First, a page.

5. at step 405 A computes the key using the received vector and its own polynomial qA such that


KMA,B=qA(yi+1A,B,M, . . . , ykA,B,M)=p(X1A, . . . , xi+1A,B,M, . . . , ykA,B,M); and

6. the mutually agreed secret key is


KMA,B=qA(yi+1A,B,M, . . . , ykA,B,M)=q(y1A,B,M, . . . , yiA,B,M).

Instead of hiding group G, as in the third embodiment, a fourth embodiment hides A's identity from A by storing an encrypted version of A. The encrypted identity of A is sent to B and B then uses a master key (known to all devices in B) to decrypt the encrypted identity of A. This forces an adversary to break at least one harder to break device in B.

If the identities of type A devices are stored in encrypted form in these devices, then an interpolation attack based on getting the q polynomials of A devices does not work. It is essential to know the identities in order for such an attack to work. This means that the attacker is forced to break at least one B device to get to know the master key with which the identities of the A devices are encrypted.

Referring now to FIG. 5, an interaction between two devices of the same type, A and B, proceed as follows:

1. at step 501 A and B each get an identity with A's identity being encrypted=E(x1A, . . . , xiA), a secret polynomial, and B gets a parameterization s(G);

2. at step 502 A sends its encrypted identity E(x1A, . . . , xiA)∈GF(pm) to B;

3. at step 503 B decrypts the received identity of A, selects M in s(G) at random using the previously distributed parameterization of the group s(G) and computes the key using the decrypted identity of A and its own polynomial qB and such that


KMA,BqB(y1A,B,M, . . . , yiA,B,M)=p(x1A, . . . , xiA, xi+1B, . . . , xkB);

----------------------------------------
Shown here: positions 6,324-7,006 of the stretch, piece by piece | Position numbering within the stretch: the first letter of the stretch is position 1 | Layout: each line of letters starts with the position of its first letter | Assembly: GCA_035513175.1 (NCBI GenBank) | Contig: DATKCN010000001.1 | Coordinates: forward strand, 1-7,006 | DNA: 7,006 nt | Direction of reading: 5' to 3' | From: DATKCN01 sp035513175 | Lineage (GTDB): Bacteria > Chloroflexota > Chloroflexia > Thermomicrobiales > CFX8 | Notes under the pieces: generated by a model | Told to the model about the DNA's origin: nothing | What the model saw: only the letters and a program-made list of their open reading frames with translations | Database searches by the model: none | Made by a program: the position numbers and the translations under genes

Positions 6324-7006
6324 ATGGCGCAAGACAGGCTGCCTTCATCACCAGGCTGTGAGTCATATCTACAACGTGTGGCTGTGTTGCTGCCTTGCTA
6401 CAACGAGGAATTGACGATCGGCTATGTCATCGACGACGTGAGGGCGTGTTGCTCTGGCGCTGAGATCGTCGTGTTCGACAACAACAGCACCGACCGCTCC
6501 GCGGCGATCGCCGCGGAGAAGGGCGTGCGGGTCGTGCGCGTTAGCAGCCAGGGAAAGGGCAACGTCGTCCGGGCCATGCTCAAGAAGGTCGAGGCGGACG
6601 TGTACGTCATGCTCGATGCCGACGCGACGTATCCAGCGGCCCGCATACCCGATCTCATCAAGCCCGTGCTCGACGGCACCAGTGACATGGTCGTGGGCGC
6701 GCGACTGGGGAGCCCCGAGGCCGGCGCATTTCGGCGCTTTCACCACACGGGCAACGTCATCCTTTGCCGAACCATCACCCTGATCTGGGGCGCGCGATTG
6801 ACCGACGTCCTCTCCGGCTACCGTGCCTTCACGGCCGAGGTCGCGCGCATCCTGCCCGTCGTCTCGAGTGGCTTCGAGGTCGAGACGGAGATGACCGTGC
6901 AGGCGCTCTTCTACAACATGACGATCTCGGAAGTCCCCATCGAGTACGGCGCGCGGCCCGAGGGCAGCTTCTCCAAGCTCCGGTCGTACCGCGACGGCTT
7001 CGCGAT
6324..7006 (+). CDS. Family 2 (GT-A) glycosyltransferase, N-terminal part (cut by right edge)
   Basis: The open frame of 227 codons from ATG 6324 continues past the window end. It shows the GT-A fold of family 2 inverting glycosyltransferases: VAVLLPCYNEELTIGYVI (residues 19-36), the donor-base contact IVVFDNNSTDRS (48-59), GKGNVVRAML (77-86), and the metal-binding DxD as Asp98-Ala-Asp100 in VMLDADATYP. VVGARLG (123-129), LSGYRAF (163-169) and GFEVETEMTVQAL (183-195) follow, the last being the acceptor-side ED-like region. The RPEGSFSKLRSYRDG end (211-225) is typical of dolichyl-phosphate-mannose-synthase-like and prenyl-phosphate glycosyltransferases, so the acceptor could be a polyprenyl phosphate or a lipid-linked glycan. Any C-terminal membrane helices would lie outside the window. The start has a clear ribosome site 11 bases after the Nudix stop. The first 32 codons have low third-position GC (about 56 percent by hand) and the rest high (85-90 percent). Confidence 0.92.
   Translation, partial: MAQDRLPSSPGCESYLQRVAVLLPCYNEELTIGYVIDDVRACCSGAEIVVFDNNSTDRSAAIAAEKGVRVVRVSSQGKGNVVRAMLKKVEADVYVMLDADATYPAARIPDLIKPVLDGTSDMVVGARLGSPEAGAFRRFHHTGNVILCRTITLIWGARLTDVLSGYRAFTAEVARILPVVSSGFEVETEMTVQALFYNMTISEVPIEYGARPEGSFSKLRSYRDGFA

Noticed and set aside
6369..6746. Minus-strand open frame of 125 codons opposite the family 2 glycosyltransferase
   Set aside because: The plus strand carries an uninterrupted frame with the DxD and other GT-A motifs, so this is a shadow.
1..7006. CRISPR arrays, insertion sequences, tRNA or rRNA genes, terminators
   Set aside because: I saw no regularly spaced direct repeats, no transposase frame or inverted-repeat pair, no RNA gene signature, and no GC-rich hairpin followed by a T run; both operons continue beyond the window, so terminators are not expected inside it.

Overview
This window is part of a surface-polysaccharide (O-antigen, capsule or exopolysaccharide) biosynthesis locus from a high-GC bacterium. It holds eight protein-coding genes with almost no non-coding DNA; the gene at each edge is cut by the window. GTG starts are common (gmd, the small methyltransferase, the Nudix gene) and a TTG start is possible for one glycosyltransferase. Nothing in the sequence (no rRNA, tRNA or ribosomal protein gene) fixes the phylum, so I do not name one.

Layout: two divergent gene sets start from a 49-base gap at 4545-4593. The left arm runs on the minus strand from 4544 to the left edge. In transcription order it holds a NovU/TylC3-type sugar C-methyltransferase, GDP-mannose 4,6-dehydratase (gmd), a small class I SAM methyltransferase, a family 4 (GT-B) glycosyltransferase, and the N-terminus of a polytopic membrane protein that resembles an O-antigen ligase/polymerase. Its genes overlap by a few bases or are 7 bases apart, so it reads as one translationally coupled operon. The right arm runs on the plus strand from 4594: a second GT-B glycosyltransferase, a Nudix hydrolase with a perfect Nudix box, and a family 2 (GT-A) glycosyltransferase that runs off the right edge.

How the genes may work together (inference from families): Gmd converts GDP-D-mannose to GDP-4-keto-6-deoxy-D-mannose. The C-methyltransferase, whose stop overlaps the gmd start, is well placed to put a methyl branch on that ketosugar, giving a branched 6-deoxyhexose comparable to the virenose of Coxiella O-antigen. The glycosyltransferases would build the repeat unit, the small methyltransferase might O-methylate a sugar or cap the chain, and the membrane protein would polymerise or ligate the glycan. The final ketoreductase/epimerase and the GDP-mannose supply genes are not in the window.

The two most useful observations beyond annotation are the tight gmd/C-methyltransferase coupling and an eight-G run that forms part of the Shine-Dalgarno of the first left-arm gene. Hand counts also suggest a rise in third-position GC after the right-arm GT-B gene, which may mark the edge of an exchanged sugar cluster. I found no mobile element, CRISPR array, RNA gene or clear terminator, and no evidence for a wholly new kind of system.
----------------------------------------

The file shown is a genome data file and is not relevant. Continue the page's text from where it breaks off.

4. at step 504 B uses its identity and polynomial to compute the vector


(yi+1A,B,M, . . . , ykA,B,M), which B then sends to A;

5. at step 505 A computes the key using the received vector and its own polynomial qA such that


KMA,B=qA(yi+1A,B,M, . . . , ykA,B,M)=p(x1A, . . . , xiA, yi+1A,B,M, . . . , ykA,B,M); and

6. the mutually agreed secret key is


KMA,B=qA(yi+1A,B,M, . . . , ykA,B,M)=qB(y1A,B,M, . . . , yiA,B,M).

Referring now to FIG. 6, a device modified according to the present invention is illustrated, comprising an antenna 601, a transceiver 602 operably coupled to the antenna to send and receive messages as directed by a polynomial key distribution module 603, and a memory 604 in which the polynomial key distribution module 603 stores various data required by the polynomial key distribution scheme of the present invention.

Referring now to FIG. 7, a wireless network system 700 is illustrated comprising at least two devices A 701 and B 702, modified according to the present invention and device A 701 is different from device B 702 in that A 701 is representative of a low-cost low power set of devices and B 702 is a higher power and functionally more capable device.

In general, type A devices are lower-power devices, such as chip-in-discs, and type B devices are functionally more capable higher power devices, such as disc-players.

While the preferred embodiments of the present invention have been illustrated and described, it will be understood by those skilled in the art that various changes and modifications may be made, and equivalents may be substituted for elements thereof without departing from the true scope of the present invention. In addition, many modifications may be made to adapt to a particular situation, such as the relative capabilities of the devices, and the teaching of the present invention can be adapted in ways that are equivalent without departing from its central scope. Therefore it is intended that the present invention not be limited to the particular embodiments disclosed as the best mode and alternative thereto contemplated for carrying out the present invention, but that the present invention include all embodiments falling within the scope of the appended claims.